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April 30, 2010

Hunger Strike—04/30/10

Were we to gaze upon the pantheon of revolutionary heroes, I can’t help but wonder whose noble busts we would see so boldly carved into marble for all the world to admire. Perhaps we should observe Bolivar, or Lenin, or Malcolm X, or even that beret-wearing guy who everyone likes to wear on their T-shirts. And as we stand there, awestruck as our hearts swell with revolutionary fervor, will we ask ourselves…where is Jamie Oliver?

To answer that, there are probably a few things you should know: (a) who is Jamie Oliver? and (b) what the hell is his Food Revolution?

First off, Jamie Oliver is a chef, and a pretty damn good one at that. Before he became the face of every other British food company and the star of enough cooking shows to start his own equivalent to the Oprah TV network, Oliver was actually a well-respected chef at fine restaurants across England. I’ve watched his syndicated show, The Naked Chef (thankfully, he keeps all of his clothes on), and I have to admit that his reliance on fresh and organic ingredients was actually very innovative at the time and is even more relevant today.

But Jamie Oliver clearly found his role as a chef far too limiting. Instead of expanding his culinary empire to include signature knives, pans, and Crocs as any normal chef would, he had to go out and become a social activist. And as much as I ridicule his decision to become socially conscious, I do think his message has some merit: Improve your life by improving your diet, with a focus on starting at an early age by improving school lunches. Hey, that’s actually a good idea! Good for you, Jamie Oliver!

His plan worked pretty well in the UK, where he managed to have significant legislation put into place with the goal of making school dining healthier. Presumably, millions of schoolchildren will be saved by his actions, the effect of which has the potential of improving the lives of successive generations of Brits. But alas, Oliver’s triumph is also his undoing. For what does a successful chef/social activist do after making progress in the UK? He decides to come to the U.S. and make a TV show called Jamie Oliver’s Food Revolution.

The premise is simple: Jamie Oliver comes to Huntington, West Virginia—supposedly the unhealthiest city in the US—with the intent of showing them the error of their ways and ultimately saving their lives. The promotional poster depicts Oliver staring off into the distance as he triumphantly raises some carrots in the air, and the Rising Sun background pounding the revolutionary message into your head like a railroad spike. Although reason and logic would have served as perfectly adequate means to Oliver’s end, they are replaced by cheap scare tactics for all to behold. Over-sized coffins for the morbidly obese! Gasp! Chicken bone and intestine slush, a.k.a. the contents of a chicken nugget! Double Gasp! Buckets and tubs of pure saturated fat! Tripl–please, let me catch my breath…Yes, death and disease are scary, but a “scared straight” approach is better left for boot camps, not dining rooms.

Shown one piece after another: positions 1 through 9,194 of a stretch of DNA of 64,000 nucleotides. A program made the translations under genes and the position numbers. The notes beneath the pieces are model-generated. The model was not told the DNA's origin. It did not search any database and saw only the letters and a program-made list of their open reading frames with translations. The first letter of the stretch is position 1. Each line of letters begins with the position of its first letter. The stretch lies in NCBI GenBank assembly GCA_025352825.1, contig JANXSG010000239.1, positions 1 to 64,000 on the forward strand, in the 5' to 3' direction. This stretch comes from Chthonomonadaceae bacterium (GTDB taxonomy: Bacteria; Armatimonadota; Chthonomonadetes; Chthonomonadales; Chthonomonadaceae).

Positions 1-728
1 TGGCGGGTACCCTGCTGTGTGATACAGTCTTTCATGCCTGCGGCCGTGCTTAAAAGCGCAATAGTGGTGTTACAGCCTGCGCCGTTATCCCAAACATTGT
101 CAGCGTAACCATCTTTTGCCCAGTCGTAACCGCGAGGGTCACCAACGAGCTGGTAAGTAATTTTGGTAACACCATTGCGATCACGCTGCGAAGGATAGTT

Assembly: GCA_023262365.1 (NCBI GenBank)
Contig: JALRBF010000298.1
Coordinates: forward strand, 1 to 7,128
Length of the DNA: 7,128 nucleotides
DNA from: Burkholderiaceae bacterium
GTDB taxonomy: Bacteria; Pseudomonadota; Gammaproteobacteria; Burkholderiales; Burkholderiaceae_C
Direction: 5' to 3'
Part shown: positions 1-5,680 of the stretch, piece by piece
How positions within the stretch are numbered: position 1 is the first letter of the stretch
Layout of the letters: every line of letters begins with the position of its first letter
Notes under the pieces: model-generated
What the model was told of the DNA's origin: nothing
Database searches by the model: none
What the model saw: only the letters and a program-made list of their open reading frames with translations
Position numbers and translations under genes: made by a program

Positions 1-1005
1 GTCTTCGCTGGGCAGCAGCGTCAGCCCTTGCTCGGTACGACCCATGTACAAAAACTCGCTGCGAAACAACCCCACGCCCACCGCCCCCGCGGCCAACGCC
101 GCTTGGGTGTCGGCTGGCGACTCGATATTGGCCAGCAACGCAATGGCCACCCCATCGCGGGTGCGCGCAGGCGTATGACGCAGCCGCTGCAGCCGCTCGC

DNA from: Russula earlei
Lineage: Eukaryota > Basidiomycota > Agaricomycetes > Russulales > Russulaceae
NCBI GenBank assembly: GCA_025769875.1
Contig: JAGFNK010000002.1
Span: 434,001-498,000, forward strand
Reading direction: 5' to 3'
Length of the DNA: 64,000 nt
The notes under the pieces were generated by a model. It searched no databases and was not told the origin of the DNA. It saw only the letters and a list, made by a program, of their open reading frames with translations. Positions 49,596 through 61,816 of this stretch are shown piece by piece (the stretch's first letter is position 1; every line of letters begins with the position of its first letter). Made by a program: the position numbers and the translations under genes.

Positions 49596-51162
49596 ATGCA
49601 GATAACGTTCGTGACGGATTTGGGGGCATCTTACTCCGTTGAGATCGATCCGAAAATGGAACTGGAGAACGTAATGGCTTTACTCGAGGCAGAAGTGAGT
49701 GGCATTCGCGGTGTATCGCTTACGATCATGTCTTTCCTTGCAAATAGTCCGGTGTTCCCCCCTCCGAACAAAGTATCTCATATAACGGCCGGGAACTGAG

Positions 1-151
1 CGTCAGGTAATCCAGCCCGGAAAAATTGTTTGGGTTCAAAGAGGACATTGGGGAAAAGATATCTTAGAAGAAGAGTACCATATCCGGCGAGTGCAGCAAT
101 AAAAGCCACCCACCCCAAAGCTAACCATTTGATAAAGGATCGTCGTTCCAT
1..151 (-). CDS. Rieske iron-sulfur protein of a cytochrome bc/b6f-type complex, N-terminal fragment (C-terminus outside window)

Perhaps the scariest element of the show, poorly disguised as comic relief, is Jamie Oliver himself. The guy is just so annoying. I know this isn’t a good reason to hate on his vision of food reform, but his accent sounds like Eliza Doolittle fighting a parrot. All of his childish antics—dressing as a pea pod, staging a High School Musical-esque flash mob on the virtues of cooking, and recounting a story of burning his genitals while cooking naked for a loved one—especially in contrast with the endless array of straight-faced humorless Americans, make him seem like the lone fool who has no idea the joke is on him. The man even disses Lunchables. C’mon man, low blow.

But my main problem with the show is that improving Americans’ health isn’t anywhere near as simple as coming to the U.S., dramatizing the improvement of a community through better food, airing a show about it, and then entrusting the Americans to “make the right call.” Even within the confines of six episodes, we see kids returning to their old ways of eating chips and snacks out of brown paper bags as soon as Jamie leaves. I know it’s a show, and it is supposed to be entertaining (hell, it’s produced by Ryan Seacrest), but the little progress that Jamie makes seems so forced and scripted that any and all of its believability is completely lost. It seems that most of the people just want Jamie to take his faux-Asian noodle dishes and get on the first flight back to London. Thank God that volcanic ash finally cleared.

Don’t get me wrong, I think the issue of nutrition or, rather, the lack thereof in the U.S. is pressing. If there is any time to make a move, it is certainly now. Michelle Obama is growing gardens at the White House, Michael Pollan is pumping out bestsellers on the virtues of simple and fresh food, and the organic movement has never been stronger. But American people need more than just a gentle push to improve their lifestyles. We are a stubborn folk. We need constant prodding and pulling until we can learn to put down our Double Downs and pick up better eating habits. I’m no expert on the matter, and I know these ideas are nothing new, but I affirm the belief that it takes significant policy changes and involved educational programs to move us away from manufactured food. And Jamie Oliver knows this, because he has done it. What we need is an intelligent approach, not a guy dressed as a vegetable.

So returning to our original concern, where do we place Jamie Oliver in the hall of revolutionaries? I say we put him outside to ward off intruders. He’s certainly got the bark to attract enough noise and attention, even if he lacks the bite to inflict any lasting effects.

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